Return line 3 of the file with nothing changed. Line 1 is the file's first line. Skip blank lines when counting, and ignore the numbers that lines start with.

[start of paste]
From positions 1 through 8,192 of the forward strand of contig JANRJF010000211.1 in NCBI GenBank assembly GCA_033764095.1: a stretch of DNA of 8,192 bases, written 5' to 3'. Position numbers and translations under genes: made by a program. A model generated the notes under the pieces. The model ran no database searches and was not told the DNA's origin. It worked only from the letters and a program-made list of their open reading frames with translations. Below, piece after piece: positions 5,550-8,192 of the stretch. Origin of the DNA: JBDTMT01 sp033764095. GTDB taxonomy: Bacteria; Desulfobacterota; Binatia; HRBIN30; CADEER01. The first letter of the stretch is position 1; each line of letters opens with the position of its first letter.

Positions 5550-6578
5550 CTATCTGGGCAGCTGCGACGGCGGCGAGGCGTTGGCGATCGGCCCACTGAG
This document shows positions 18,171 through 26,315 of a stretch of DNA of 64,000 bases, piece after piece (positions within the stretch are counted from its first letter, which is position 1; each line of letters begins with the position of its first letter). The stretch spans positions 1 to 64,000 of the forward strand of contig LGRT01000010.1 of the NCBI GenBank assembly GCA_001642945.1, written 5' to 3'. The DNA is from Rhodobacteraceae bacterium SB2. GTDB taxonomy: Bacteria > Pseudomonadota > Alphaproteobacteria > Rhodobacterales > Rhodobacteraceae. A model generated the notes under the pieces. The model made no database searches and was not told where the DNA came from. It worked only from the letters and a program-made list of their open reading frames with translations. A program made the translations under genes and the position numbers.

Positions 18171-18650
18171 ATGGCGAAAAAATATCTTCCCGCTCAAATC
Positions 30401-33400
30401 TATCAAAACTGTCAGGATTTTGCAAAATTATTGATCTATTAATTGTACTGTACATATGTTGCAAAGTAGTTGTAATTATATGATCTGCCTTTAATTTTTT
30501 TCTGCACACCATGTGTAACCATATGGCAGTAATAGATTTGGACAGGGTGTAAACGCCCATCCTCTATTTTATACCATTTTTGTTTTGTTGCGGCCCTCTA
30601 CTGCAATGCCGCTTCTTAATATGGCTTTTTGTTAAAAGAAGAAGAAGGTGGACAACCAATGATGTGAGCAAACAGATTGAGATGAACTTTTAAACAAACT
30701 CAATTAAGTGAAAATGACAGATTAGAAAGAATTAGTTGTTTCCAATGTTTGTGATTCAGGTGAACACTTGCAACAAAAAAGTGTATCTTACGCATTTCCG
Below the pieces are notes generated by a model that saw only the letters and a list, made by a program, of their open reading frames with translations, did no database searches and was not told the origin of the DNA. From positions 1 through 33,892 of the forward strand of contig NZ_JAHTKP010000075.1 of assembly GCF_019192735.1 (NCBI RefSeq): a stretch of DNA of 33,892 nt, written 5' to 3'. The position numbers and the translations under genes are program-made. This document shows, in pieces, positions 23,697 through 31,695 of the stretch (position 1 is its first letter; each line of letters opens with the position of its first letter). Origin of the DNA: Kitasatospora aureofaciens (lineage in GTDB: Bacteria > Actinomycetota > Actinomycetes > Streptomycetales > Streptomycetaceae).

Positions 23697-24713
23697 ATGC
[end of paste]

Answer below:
5550 CTATCTGGGCAGCTGCGACGGCGGCGAGGCGTTGGCGATCGGCCCACTGAG